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Deutsch: [Medienfreiheit und Pluralismus in Europa |]

At the beginning of the year, the European Commission’s High Level Group
on Media Freedom and Pluralism published a report and presented several
recommendations to protect and promote a free and pluralistic media in

In order to collect feedback on the report and recommendations, the
European Commission launched a public consultation to which EDRi
responded on 14 June (see link to full answer below). The consultation
intended to open the discussion on media freedom without, however,
detailing any possible follow-up actions or concrete measures envisaged
by the Commission.

Firstly, we emphasised that, in order to efficiently implement Article
21 of the Treaty on European Union, the EU is only credible on the
global stage when press and media freedoms are safeguarded and respected
within the Union itself. We highlighted the fact that support for
quality journalism can only be achieved with appropriate protections for
whistleblowers and demanded that the Commission propose an instrument to
provide legal protections.

Secondly, we highlighted the importance of safeguarding freedom of
speech in our democratic, open and free societies, especially with
regard to the digital environment. It is true that the Internet in
itself can act as a guarantor of freedom of opinion and expression.
These fundamental rights need to be safeguarded by the rule of law and
legislative frameworks. We therefore especially welcomed the expert
group’s recommendation to enshrine Net Neutrality in EU law. As we have
pointed out in answers to previous consultations by the Commission and
BEREC, there is a growing body of evidence that access providers
restrict and limit access to the Internet in Europe. A regulation of Net
Neutrality would avoid certain industry players becoming gatekeepers on
behalf of media organisations, with power over citizens’ communications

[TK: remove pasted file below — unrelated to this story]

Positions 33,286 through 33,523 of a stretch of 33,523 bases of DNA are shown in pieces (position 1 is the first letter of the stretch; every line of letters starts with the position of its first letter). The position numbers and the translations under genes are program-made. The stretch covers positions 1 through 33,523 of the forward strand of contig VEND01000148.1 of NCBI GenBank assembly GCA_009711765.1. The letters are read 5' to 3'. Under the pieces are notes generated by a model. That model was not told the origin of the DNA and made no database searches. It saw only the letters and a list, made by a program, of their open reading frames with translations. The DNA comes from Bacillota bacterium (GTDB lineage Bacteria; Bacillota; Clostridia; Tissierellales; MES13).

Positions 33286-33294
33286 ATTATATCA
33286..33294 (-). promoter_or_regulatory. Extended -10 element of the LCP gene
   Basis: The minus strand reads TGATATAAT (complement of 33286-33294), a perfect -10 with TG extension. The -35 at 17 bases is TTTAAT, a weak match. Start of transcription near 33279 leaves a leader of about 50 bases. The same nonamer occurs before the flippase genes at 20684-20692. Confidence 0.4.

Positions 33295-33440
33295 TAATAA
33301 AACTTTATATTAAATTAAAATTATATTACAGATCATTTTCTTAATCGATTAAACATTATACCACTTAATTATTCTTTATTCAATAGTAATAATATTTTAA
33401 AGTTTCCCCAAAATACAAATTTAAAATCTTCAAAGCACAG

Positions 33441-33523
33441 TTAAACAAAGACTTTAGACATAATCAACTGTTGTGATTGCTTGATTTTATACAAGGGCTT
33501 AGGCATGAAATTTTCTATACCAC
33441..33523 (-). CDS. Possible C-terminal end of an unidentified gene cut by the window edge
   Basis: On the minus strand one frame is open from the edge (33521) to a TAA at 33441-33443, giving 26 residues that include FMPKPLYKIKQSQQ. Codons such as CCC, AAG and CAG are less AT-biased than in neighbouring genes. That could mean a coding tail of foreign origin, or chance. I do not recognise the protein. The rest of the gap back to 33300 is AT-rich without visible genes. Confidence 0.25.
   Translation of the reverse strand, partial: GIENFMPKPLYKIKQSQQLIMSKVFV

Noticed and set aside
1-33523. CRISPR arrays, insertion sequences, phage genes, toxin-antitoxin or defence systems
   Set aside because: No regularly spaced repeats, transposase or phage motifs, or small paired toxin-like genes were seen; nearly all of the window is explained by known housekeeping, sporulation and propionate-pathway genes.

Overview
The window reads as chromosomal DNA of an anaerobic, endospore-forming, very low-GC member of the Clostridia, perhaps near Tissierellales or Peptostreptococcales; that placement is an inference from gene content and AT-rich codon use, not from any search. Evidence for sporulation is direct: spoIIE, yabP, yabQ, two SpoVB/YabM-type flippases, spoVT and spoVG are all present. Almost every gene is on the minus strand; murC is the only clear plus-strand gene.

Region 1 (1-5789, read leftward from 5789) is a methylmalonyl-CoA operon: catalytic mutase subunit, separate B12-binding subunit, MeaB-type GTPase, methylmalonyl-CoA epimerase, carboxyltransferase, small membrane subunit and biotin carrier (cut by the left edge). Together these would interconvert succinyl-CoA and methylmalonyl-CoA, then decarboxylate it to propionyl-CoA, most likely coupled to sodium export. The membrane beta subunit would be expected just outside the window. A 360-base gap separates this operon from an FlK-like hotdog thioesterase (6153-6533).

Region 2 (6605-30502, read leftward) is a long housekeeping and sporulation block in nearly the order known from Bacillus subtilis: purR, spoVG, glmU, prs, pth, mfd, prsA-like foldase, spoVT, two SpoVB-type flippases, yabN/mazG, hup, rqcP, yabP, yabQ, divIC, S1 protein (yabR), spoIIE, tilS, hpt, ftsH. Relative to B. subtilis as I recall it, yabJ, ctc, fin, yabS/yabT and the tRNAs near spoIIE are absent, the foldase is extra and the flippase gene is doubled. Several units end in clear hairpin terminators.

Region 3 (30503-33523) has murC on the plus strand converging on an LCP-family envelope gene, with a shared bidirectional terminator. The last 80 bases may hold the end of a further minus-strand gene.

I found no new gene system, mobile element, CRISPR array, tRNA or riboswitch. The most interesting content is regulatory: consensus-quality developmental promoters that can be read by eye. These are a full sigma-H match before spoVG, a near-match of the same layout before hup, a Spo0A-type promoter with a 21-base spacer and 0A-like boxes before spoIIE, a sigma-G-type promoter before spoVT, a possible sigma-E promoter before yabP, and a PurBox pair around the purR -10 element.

and their rights to freedom of expression and to impart and receive

Expert group’s recommendation 12 proposed that “services that provide
heavily personalised search results or newsfeeds should provide the
possibility for the user to turn off such personalisation, temporarily
for an individual query, or permanently, until further notice”. We
pointed out that any such personalisation or individualisation measures
usually requires the collection and cross-linking of personal data which
could represent a fundamental threat to privacy as well as a danger to
pluralism and access to knowledge.

With regard to recommendation 23, we expressed concerns regarding the
very vague, dangerous and possibly counter-productive wording and
suggested a deletion of the recommendation:
“Member States should ensure that appropriate instruments are put in
place for identifying those responsible for harming others, even in the
online space. Any internet user‐data collection necessary for this
purpose should be kept confidential and made available only by a court

Finally, we pointed out that the expert group’s definition of media or
“journalistic activities” might need further explanation. Actions to
protect freedom of speech and freedom of the media should encompass both
traditional media and the digital world – news is increasingly produced
and consumed not only by the traditional press but also by bloggers,
citizen reporters and social media producers.

EDRi’s response to the consultation (06.2013)


High Level Group, report (01.2013)

(Contribution by Kirsten Fiedler – EDRi)